RARGOM confirms 2012 was weird

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RARGOM, the Regional Association for Research on the Gulf Of Maine, selected the 2012 ocean heatwave as its topic for this year's annual science meeting.  Due to my obsession with 2012 and inability to duck responsibility, I ended up organizing the meeting.  

The meeting was held on Tuesday in Portsmouth (NH, not England--maybe next year), and we had a huge turnout. I think this speaks to the impact that the 2012 event had on the collective psyche of the Gulf of Maine community.  We had a great series of talks and posters (here's the agenda  and hopefully, we'll get the talks up on the RARGOM website soon), and I think we're starting to get a picture of just how weird things have gotten in the Gulf of Maine. Here are a few themes that stuck out for me:

  • Causes of 2012: According to Ke Chen (WHOI), the 2012 heatwave was caused by the atmosphere and likely related to a strongly positive NAO.  Although 2012 stands out over the long-term history, according to our own Hillary Scannell (UMaine/GMRI), the current climate should produce 2012-like events about once every 10 years.
  • Impact on Calanus: Yes, our old friend Calanus made several appearances at the meeting, but mostly in the context of 2013.  Desiree Tommasi (GFDL), filling in for NOAA's Kevin Friedland who is being held hostage by the government shutdown, reported that they were not able to define a spring phytoplankton bloom for 2013 and that the total abundance of zooplankton caught by NOAA this spring was very, very low.  Jeff Runge's (UMaine/GMRI) found an opposite pattern in the western Gulf of Maine: Calanus was very abundant, but perhaps occurred later in the year.  Heather Koopman (UNCW) said that they had incredibly low Calanus abundances in the Bay of Fundy this year, and that right whales were scarce.Razorbill_iceland.jpg
  • Bad year for birds: The saddest stories from 2012 were about seabirds, especially puffins and razorbills.  Tony Diamond (UNB) and Thomas Robben described a dramatic shift in the distribution of razorbills during the winter of 2012/2013.  Razorbills were found regularly in Florida during the winter and there were many reports of dead razorbills up and down the coast (next time, I'll put Tony and his necropsy photos after lunch).  Tony's hypothesis is that the temperature caused a shift in the distribution of their prey (likely herring).  Puffins were also hit hard, and according to Steve Kress (Audubon/Cornell), the culprit was not a lack of prey, but the wrong kind of prey.  Although they sound tasty, butterfish are terrible food for baby puffins.  The fish are too wide for the babies to swallow (shown in this video), and islands where the adults were finding lots of butterfish had very poor chick survival.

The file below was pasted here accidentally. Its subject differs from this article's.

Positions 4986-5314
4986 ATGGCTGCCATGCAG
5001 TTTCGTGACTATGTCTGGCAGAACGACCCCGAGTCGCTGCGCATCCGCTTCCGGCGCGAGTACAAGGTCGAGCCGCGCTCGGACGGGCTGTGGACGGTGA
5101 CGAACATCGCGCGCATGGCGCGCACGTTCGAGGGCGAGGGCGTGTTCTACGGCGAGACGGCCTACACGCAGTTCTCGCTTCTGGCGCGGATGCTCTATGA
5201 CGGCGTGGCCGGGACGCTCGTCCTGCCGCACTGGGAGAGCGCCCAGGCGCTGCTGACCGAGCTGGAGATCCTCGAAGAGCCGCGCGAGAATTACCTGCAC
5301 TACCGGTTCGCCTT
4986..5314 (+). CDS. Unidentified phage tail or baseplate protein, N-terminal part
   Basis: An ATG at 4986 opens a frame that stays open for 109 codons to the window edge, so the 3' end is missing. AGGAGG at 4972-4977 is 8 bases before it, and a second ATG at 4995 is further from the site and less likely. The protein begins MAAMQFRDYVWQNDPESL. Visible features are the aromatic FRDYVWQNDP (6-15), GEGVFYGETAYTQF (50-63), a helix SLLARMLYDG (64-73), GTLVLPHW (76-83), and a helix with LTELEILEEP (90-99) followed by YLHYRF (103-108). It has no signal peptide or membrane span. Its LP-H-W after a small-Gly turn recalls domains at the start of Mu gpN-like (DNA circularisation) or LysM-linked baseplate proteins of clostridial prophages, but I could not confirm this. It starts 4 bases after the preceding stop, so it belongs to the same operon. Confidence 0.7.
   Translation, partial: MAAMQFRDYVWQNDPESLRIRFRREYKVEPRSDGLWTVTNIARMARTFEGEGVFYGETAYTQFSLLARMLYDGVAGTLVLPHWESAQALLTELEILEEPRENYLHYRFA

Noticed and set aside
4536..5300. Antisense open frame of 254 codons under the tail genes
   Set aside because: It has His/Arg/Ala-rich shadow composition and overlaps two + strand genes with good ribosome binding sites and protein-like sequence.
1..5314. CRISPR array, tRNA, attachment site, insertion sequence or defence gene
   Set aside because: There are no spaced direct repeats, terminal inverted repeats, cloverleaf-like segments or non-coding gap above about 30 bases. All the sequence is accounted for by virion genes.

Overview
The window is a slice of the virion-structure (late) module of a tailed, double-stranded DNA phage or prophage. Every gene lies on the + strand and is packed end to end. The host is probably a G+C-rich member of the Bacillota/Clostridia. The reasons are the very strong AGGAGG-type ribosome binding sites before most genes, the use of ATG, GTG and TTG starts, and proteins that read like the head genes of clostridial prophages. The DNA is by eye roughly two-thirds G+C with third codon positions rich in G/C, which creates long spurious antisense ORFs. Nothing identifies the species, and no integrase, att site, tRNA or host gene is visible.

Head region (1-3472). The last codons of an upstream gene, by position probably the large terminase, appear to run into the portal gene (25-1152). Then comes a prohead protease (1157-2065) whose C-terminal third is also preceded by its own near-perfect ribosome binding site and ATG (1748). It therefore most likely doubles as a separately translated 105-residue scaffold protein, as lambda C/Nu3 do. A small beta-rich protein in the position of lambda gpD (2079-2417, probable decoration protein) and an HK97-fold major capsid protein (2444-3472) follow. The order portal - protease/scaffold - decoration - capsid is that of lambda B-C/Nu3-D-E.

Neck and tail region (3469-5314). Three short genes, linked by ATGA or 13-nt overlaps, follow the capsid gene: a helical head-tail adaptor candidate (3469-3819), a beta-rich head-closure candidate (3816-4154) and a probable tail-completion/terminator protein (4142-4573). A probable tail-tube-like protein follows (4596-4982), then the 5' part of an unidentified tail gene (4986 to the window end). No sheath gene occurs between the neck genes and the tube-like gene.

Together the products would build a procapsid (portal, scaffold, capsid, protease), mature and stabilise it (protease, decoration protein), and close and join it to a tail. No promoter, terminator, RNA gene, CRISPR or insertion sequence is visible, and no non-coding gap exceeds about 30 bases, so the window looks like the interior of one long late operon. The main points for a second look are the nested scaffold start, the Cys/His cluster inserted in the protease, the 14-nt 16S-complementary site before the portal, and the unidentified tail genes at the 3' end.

• Not just the Gulf of Maine: Catherine Johnson (DFO, BIO) gave a great overview of the impact of the 2012 event on the Canadian shelf.  She describes many of the same impacts, including observations of butterfish and a subtropical fish called a blue runner in Newfoundland.
  • Lobsters and fish: Suzy Arnold from the Island Institute had a poster describing the synthesis from their workshop this summer.  Jenny Sun (GMRI) presented an analysis of the connections between the US and Canadian lobster markets. Kathy Mills (UMaine/GMRI) gave an overview of our 2012 lobster story, including our idea about seasonal predictions.  She is starting to weave this story into a broader vision of how to think about climate adaptation in fisheries.  Building on this view, Jonathan Labaree (GMRI) described how 2012 has made climate impacts a major concern among fishermen.

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This page contains a single entry by Andy Pershing published on October 13, 2013 10:53 AM.

Acoustic zooplankton time series from the NERACOOS buoys was the previous entry in this blog.

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